The HR Conference season is underway! And you’ve selected the 2013 SHRM Annual Conference, maybe the HR Tech Conference or another HR conference to attend — or that you’ve approved members of your HR staff to attend.
Once you’ve paid the conference registration fee, airfare, hotel, meals and other costs, you could be spending more than $3,000!
So how do you ensure more than $3,000 worth of impact to your business to justify the expense?
Let’s take a look.
Get your recertification credits
If you’ve achieved certification through the HR Certification Institute, ASTD, World at Work, HCI or any of a number of other relevant certification organizations, make sure you claim credit for the credit-approved sessions you attend — and make sure to attend several that qualify. Recertification credits will drive positive conference ROI for you professionally.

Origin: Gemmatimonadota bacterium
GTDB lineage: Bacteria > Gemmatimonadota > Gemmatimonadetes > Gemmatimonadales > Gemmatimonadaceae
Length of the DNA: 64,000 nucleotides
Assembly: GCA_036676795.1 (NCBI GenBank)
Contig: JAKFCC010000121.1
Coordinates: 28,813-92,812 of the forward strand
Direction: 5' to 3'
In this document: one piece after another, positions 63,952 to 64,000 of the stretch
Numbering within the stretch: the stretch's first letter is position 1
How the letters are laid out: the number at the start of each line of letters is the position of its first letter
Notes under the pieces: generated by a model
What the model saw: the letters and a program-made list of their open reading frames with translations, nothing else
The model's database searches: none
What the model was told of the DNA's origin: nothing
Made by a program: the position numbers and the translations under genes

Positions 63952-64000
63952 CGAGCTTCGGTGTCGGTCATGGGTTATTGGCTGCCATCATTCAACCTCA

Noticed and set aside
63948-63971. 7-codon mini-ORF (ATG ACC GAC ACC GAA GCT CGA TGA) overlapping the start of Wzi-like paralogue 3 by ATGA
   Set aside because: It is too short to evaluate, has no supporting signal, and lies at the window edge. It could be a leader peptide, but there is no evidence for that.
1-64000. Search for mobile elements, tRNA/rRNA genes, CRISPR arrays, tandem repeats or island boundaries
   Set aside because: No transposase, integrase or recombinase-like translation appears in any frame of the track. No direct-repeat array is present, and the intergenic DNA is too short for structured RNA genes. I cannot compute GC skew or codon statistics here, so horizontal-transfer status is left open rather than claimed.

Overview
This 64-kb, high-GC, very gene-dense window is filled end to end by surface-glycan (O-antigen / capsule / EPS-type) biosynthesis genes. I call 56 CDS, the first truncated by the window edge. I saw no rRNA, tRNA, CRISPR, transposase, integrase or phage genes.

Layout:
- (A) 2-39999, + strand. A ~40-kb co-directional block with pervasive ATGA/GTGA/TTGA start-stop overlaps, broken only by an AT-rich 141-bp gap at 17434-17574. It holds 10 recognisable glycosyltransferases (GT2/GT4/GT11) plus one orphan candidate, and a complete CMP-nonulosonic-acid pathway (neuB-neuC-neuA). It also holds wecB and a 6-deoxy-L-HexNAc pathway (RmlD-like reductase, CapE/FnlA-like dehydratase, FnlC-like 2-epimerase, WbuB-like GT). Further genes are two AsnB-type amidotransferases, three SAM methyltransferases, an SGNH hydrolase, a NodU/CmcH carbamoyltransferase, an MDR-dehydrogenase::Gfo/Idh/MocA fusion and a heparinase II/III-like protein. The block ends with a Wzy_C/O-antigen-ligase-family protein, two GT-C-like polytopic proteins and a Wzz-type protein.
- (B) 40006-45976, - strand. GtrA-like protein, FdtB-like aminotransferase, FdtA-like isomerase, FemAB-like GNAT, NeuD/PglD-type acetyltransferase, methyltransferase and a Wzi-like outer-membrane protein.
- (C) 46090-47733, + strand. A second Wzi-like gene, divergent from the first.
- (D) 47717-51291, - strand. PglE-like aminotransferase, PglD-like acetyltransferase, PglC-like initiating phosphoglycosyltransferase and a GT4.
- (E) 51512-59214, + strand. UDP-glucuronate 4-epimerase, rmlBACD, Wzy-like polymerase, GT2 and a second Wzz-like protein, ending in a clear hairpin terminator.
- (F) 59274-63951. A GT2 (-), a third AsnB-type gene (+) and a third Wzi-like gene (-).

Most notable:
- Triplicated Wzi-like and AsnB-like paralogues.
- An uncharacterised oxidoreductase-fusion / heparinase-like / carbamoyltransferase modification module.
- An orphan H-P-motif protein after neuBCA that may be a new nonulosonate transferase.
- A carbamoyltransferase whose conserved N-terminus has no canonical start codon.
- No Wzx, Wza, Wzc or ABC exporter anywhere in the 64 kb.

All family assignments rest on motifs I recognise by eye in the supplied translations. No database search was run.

Do your research — talk to HR vendors
Most HR conferences have vendor/supplier expo halls. While huge expos like SHRM or the HR Technology Conference may not be conducive to substantive discussions with suppliers or potential vendors, don’t let that deter you from making the most of their presence at the conference. Don’t be that HR pro who goes to the expo just for the swag. There aren’t enough squeezy globes, hand sanitizer bottles, cheap pens or chocolate to give you a positive ROI.
Rather, use the expo to get really smart about where your business spends its HR supplier dollars. Identify two or three categories of current spend and then check the expo directory to identify which vendors in those categories are exhibiting and go visit all of them.
Find out what they believe their differentiators are. Discuss their new offerings (many vendors unveil new product versions, upgrades and other innovations at SHRM or HR Tech) and ask questions about implementation, user experience and prices.
Get smart on how to spend your HR supplier dollars more effectively. There could be huge ROI in these discussions.
Attend a mix of sessions